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A case study of ADHD

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Jonathon is an engaging and rambunctious 8-year-old white boy, "smart as a whip but a real handful" according to his mother. Jonathon's preschool and first-grade teachers both suspected that Jonathon suffered from attention-deficit/hyperactivity disorder (ADHD). He was evaluated in first grade by the school psychologist.

Psychological testing, behavioral observations, and record review supported a diagnosis of ADHD (Mixed type) and mild to moderate oppositional defiant disorder (ODD) accompanied 12 Clinician's Guide to Evidence-Based Practices by family tensions. Jonathon is the second of three children, ranging in age from 3 to 10 years, born to working parents (With health insurance) who frequently separate and reconcile. The local pediatrician treats Jonathon's asthma with albuterol and offered to prescribe a psycho-stimulant for the ADHD as well, but Jonathon's father firmly resists any psychotropic medication at this time. Both parents are genuinely concerned about Jonathon and willing to participate in a few family meetings. However, their demanding work schedules and marital conflicts prevent extensive outpatient treatment.

Describe the case study and identify the critical elements that would require the therapist to review published research to guide the practice. Cite and summarize a research study that informs evidence-based counseling practice related to the attached case study as it would occur in specialization area. Next, explain any ethical, legal, and socio-cultural considerations that apply for the case and/or the research article selected.

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Jonathan is an 8-year old Caucasian boy who lives with his parents. He is the second of three children ranging in age from 3 to 10 years. His parents are concerned about his behavior as his teachers report their suspicion that he has Attention Deficit Disorder. Attention Deficit Hyperactivity Disorder (ADHD) is a behavioral disorder that affects children's lives both socially and cognitively (Diagnostic and Statistical Manual of Mental Disorder [DSM-IV-TR], APA, 2000, p.89). Jonathan's first grade teacher evaluated him after Psychological testing, behavioral observations, and a record review supported a diagnosis of ADHD (Mixed type). He was also diagnosed with Oppositional Disorder due to family tensions. In addition, a local pediatrician treated Jonathon for asthma with the drug Albuterol. He has offered to prescribe a psycho-stimulant for the ADHD disorder; however, Jonathan' parents are opposed to any medications, and lack the time for any extensive treatment.

Reflected in Jonathan's case study, children with ADHD have difficulty understanding and following social rules. Based on DSM-IV-TR (2000) criteria, symptoms of ADHD lead to impulsive symptoms and problems in familial, interpersonal, and educational settings. Thus, critical elements in Jonathon's case study his family' marital conflict. In addition, his environment may be contributing to his anxiety. For instance, his family is opposing psychotropic ...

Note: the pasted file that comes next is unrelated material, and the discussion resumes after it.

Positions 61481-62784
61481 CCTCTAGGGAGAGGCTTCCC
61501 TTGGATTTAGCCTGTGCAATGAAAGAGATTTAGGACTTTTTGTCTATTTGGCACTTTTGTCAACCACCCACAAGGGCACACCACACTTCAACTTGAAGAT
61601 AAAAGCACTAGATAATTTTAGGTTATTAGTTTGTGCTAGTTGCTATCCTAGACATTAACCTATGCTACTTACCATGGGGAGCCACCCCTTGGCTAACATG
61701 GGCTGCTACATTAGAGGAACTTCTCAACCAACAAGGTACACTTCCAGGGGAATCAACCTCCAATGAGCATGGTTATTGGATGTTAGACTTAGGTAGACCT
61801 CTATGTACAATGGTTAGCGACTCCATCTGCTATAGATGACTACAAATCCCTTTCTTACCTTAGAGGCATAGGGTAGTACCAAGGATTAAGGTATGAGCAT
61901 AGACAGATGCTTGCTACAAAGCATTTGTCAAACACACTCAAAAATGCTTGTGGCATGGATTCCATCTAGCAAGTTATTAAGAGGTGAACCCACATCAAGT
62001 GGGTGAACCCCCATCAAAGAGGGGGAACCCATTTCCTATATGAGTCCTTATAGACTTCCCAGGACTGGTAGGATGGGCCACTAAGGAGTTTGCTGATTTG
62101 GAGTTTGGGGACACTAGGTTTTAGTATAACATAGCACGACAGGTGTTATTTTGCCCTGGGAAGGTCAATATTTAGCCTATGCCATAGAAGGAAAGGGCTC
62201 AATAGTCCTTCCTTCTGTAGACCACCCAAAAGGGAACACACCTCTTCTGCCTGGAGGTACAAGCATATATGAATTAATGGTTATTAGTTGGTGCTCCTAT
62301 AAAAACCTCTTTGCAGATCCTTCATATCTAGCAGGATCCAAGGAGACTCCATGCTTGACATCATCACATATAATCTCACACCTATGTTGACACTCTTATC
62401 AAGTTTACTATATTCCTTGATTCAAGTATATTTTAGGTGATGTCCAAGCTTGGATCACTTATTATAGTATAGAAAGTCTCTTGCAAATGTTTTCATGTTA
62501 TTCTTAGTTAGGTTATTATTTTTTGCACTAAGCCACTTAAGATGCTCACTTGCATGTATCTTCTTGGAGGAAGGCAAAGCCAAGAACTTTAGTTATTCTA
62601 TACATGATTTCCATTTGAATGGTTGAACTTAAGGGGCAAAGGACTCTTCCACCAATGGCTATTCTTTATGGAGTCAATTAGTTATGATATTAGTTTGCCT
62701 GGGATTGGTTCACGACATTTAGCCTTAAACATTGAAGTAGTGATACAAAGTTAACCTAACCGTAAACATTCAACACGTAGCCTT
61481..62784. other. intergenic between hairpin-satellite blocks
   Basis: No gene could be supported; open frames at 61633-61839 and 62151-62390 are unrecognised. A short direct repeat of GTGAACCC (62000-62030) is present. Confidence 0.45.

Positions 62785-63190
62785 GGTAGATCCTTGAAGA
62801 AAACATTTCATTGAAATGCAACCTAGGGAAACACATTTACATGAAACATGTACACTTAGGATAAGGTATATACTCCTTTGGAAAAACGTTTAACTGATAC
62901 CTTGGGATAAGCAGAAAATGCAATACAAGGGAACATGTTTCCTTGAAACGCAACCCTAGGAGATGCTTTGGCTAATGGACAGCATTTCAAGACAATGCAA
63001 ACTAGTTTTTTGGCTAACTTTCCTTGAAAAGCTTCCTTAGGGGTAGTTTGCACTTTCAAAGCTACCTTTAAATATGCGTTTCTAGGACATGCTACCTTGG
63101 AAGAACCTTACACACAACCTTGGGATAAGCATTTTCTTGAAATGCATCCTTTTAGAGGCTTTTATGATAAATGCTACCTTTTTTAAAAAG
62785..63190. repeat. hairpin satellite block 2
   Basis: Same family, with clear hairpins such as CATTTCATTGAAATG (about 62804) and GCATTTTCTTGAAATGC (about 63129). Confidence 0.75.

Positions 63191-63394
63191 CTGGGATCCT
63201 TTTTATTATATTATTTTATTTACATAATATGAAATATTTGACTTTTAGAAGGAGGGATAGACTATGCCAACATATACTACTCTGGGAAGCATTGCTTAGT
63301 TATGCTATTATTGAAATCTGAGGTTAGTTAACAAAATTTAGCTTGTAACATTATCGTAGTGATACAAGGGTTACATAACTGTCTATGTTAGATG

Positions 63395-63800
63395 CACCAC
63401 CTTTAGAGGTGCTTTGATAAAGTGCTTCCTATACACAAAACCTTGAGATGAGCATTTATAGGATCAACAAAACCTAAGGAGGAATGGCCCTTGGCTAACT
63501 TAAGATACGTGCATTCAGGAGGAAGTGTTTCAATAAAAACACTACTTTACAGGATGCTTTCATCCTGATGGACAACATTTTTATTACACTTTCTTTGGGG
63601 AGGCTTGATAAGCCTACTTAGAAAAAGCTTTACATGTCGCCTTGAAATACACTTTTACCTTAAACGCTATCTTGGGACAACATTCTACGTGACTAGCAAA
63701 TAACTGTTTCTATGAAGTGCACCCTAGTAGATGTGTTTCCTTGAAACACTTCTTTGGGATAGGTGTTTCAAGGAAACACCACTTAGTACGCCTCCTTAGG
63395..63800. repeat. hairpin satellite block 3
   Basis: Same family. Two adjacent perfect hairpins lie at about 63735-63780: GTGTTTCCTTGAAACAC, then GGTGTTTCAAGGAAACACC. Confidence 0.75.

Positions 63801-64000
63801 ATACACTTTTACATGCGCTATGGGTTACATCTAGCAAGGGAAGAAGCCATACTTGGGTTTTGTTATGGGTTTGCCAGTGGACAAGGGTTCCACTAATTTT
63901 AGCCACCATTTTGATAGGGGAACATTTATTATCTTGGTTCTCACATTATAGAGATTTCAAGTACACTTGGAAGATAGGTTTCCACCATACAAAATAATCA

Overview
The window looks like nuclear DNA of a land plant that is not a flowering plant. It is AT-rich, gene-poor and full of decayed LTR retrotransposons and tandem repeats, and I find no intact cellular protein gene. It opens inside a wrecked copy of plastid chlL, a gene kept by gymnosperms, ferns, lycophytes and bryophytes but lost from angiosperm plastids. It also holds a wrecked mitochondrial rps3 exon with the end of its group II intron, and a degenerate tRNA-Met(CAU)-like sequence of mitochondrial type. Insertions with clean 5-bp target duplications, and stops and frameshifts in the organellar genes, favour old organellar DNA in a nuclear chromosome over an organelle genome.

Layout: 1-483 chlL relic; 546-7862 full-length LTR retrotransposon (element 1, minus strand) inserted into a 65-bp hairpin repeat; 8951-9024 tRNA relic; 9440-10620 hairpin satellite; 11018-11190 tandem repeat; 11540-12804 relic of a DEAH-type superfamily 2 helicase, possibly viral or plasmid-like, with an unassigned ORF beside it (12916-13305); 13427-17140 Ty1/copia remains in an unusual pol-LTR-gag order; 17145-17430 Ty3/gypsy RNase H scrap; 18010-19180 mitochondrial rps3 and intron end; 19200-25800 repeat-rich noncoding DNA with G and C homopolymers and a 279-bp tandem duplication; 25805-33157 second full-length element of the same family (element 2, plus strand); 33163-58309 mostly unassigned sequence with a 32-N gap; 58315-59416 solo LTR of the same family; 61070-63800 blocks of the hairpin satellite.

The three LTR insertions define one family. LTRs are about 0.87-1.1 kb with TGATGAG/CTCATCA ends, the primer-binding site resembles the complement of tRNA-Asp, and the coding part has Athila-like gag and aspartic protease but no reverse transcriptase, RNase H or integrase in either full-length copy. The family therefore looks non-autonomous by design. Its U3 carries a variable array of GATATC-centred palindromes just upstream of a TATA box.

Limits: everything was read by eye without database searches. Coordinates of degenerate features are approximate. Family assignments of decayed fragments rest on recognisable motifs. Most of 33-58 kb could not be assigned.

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The solution describes a specific case study of ADHD

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A case study is analyzed with diagnoses and comparison of choice in treatments.

Analyze the case study listed below. Discuss what factors should be considered when diagnosing this case as required by each axis of the DSM-IV-TR. What is your treatment recommendation for the case? What medication is typically used to treat this diagnosis? Brian's parents would like to use natural remedies first before medication. Provide two recommendations to them that meet these criteria.

Case Study: Brian Smith
Brian, age nine, was brought to the clinic after his classroom teacher suggested that he may need medication to help him focus and stop disrupting class. She had tried all that she could, but nothing was successful. His parents were leery of trying medication and wanted to try natural remedies first before giving him any psychiatric drugs. Brian has been receiving occupational therapy which has helped him focus during class. Brian admitted his mind would wander off when the teacher was writing on the blackboard and therefore he occupied his time with pretend play. Noises his classmates made, disturbed his concentration and he would get upset at them and argue. His mother also reported that, though Brian was a very affectionate child, he had always found it difficult to socialize with his peer group and would resort to aggression out of frustration.

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